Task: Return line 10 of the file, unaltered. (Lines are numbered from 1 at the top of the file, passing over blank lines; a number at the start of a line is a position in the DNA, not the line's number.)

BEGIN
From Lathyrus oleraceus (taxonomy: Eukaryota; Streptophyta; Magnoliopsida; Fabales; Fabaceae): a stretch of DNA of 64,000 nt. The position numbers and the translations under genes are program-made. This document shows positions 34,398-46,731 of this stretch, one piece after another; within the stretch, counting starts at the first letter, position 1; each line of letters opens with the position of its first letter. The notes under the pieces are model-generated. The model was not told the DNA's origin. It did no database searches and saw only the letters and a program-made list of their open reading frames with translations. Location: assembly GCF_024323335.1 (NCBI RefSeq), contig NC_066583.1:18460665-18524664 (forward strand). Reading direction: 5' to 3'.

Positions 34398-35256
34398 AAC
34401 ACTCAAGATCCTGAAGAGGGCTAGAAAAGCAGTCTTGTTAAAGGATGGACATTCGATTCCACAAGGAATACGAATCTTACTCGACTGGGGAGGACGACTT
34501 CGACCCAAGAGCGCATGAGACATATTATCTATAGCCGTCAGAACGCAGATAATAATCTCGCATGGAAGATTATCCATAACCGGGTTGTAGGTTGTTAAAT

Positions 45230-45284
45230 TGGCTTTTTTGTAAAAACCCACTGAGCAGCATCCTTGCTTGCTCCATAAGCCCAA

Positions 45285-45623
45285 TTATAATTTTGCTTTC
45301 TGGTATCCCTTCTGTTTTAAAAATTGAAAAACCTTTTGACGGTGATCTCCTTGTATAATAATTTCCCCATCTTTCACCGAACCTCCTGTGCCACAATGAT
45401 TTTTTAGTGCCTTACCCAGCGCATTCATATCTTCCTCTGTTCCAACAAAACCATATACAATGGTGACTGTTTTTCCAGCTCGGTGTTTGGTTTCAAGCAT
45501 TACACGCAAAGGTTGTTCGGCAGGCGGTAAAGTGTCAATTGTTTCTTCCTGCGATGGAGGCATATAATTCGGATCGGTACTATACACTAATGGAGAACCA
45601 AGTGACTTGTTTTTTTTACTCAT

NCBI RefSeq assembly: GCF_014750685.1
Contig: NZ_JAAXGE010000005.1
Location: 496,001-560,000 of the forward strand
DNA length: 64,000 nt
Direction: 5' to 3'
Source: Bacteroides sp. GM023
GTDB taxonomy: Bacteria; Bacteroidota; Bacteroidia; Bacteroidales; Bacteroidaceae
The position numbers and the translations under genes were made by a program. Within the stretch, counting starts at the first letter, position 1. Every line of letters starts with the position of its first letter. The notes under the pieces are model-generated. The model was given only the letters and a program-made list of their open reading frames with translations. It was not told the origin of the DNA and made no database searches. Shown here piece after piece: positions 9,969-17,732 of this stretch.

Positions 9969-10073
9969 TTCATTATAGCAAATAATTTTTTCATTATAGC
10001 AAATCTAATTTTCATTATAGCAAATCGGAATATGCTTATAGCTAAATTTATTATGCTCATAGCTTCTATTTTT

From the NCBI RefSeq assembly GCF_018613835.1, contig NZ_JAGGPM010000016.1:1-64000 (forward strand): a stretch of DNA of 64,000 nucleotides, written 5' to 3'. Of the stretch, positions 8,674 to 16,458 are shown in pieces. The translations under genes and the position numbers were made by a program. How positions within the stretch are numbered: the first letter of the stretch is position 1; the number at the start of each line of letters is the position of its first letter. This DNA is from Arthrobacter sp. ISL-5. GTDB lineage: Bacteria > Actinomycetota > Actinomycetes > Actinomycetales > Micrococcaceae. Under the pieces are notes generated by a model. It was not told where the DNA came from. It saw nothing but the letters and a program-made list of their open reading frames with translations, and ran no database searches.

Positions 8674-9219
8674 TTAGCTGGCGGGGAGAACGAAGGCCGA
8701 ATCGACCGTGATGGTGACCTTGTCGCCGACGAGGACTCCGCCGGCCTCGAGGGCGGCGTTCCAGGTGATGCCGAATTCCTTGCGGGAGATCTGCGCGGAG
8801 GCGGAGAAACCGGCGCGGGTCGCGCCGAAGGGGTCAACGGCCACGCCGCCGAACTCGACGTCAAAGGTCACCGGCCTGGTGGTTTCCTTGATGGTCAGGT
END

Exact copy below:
45301 TGGTATCCCTTCTGTTTTAAAAATTGAAAAACCTTTTGACGGTGATCTCCTTGTATAATAATTTCCCCATCTTTCACCGAACCTCCTGTGCCACAATGAT